He must be 40 years old now. That’s if he made it this far. At Edinburgh’s Waverley Station I boarded the early morning train for Dundee, stopping at Leuchars Junction, on my way back to St Andrews University. It was Easter Monday 1972 when I met Jamesy MacMillan.
It was the sort of corridors-and-compartments carriage sadly now long gone, and I’d found an empty one. But only for a minute or two. “Can I sit here, Mister?” A wee boy, far smaller than the 12 years he later owned up to, sat down opposite me by the window. Clutching a huge Easter egg and a plastic bag, his legs dangled above the floor. And he stank over- poweringly of stale piss. After the train moved into the Haymarket Tunnel, I heard some rustling and ripping and, by the time we shunted back into the light, the wee boy had torn the wrapping off the Easter egg. He caught me looking at him. “You want a bit, Mister?”
It was the milk train, calling at every halt, road-end and farm gate between Edinburgh and Dundee, and it took twice the normal journey time. Jamesy did most of the talking. “They call me MacMillan the Shillin’. My Ma says that I’m not the full shillin’. That’s how I’m in the Home. ‘Cept it’s not my home, it’s a Home. I’m from Niddrie. That’s where I come from. ‘Cept my Ma doesn’t have the room for me, just at the minute. She’s busy and that.” All of this and much, much more tumbled out of a chocolatey mouth as Jamesy stared at Scotland moving slowly past the window.
But it wasn’t for free. Jamesy wanted to trade his CV for mine. He seemed very anxious to establish that I had absolutely no connection with the police, but was perplexed rather than reassured to hear that I had also been raised on a council estate. “Plenty room was there?”
Niddrie is part of Craigmillar, a large concentration of council housing to the east of the centre of Edinburgh; when Jamesy MacMillan went home for his Easter egg in 1972, it probably looked a lot worse than it does now, and that seemed to be some sort of consolation. “The Home’s OK, really tidy, no mess allowed, really tidy,” he said. “What about your place? Is it tidy?”
As we inched our way through the fields of Fife, the wee boy talked more and more about his pals at the Home and what it would be like when he got back there. Most of it seemed to be something he was inventing in his head, and the nearer we got to Dundee, the more he chattered. “They give you plenty money. Money’s no problem,” he said. “But you don’t really need it, because everything’s there, everything you want. Really. You got plenty money where you are?”
Having spent most of my grant on beer, I didn’t, but when I said I could let him have some cash for sweeties and comics, he wasn’t enthusiastic. “They just take it off you when you get there, and if you have a lot, they ask a lot of questions.” I suggested that maybe I could send him something through the post, some games or books. Jamesy seemed nonplussed. And he had no idea at all of the address of the Home, not the name of the street, or even roughly where it was in Dundee. Later, I realised that this was probably because no one had ever sent him anything. No birthday cards, no Christmas cards. But he did tell me the name of the Home and, when we finally rolled into Leuchars Junction, I told Jamesy that I’d be in touch. Out on the platform with my rugby kitbag, I looked back at the train to see his chocolatey face grinning out of the window, and a thumbs-up sign and then a wave.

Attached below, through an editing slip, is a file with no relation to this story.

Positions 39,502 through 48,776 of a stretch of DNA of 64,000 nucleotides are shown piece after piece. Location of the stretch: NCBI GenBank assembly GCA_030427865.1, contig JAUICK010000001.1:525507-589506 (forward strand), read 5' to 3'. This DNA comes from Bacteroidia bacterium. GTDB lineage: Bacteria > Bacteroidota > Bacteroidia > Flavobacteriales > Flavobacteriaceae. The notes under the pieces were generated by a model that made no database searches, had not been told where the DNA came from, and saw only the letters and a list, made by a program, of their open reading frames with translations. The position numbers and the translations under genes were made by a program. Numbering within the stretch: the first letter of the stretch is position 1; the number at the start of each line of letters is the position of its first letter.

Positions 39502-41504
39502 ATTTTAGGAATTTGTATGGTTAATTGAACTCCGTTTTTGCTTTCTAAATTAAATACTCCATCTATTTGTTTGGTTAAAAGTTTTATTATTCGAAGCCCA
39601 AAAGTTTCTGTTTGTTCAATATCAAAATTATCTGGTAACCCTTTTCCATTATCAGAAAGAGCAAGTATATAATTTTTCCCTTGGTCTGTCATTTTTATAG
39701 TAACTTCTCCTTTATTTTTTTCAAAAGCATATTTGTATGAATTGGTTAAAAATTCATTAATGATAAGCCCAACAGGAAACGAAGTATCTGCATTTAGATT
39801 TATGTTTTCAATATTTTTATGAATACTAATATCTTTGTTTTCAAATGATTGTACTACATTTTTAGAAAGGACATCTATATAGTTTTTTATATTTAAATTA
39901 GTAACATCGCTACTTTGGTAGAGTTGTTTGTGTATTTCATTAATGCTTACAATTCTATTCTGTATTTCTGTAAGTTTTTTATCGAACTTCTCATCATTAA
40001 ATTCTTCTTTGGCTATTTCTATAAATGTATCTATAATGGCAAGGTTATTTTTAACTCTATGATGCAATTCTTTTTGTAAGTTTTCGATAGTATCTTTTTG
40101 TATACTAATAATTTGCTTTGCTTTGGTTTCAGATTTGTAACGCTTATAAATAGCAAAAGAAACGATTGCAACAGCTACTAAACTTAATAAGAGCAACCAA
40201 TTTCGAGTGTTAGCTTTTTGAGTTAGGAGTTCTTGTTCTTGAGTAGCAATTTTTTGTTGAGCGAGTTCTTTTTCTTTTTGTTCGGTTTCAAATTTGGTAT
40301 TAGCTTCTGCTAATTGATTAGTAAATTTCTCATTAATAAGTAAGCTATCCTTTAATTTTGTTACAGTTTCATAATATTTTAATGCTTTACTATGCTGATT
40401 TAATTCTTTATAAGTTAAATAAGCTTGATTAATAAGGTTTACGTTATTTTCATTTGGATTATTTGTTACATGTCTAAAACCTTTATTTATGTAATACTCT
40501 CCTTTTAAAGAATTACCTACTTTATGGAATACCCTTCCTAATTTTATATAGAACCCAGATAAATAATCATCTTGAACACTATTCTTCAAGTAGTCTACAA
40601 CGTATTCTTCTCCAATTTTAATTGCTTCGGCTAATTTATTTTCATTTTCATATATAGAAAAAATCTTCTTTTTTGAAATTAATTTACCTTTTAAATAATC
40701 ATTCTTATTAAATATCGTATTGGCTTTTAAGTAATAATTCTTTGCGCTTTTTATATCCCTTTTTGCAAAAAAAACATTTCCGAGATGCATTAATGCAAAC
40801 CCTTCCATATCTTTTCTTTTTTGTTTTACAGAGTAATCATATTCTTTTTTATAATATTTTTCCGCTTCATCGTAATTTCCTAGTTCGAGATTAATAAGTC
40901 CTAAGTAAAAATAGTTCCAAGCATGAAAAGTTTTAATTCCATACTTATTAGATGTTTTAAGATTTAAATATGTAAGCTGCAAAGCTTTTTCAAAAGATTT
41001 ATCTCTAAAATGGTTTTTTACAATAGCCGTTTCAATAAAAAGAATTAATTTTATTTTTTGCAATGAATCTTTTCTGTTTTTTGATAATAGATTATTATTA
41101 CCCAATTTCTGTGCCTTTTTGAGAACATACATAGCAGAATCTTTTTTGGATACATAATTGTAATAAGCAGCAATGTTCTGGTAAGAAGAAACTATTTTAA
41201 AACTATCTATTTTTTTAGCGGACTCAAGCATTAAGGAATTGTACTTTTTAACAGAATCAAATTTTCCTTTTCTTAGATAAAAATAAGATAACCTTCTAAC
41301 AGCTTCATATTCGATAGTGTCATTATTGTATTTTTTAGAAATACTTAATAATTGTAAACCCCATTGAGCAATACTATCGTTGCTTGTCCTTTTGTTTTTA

Back in St Andrews, I looked up the phonebook for an address for the Home and called to check if it was OK to send something. It was not. I was not family, and it was not policy to allow children to accept gifts from strangers. I sent some comics anyway. I have no idea if Jamesy ever received them. I hope he did, if only for the pleasure of receiving a letter. He certainly enjoyed having somebody to talk to for nearly three hours.
I sometimes think about Jamesy MacMillan. Nearly 30 years on, I wonder what happened to him. We came from similar sorts of places and I never lost the notion that I had been lucky and he had not. As a result, he made me feel both guilty and powerless. Every lumbering mechanism of the state seemed too slow, too little, and such help as I could offer was inadequate, deemed suspect and, in a peculiarly Scottish way, none of my damned busybody business.
Part of the reason I campaigned for devolution for Scotland in the 1970s was a wish to bring solutions, however inadequate, closer to the problems. Now there is a Scottish Parliament three miles from Niddrie. The broadsheet newspapers will be full of weighty appraisals of its first year from pundits and assorted high heid yins. I want to ask Jamesy MacMillan what he thinks of the Scottish Parliament. He is the only one worth listening to.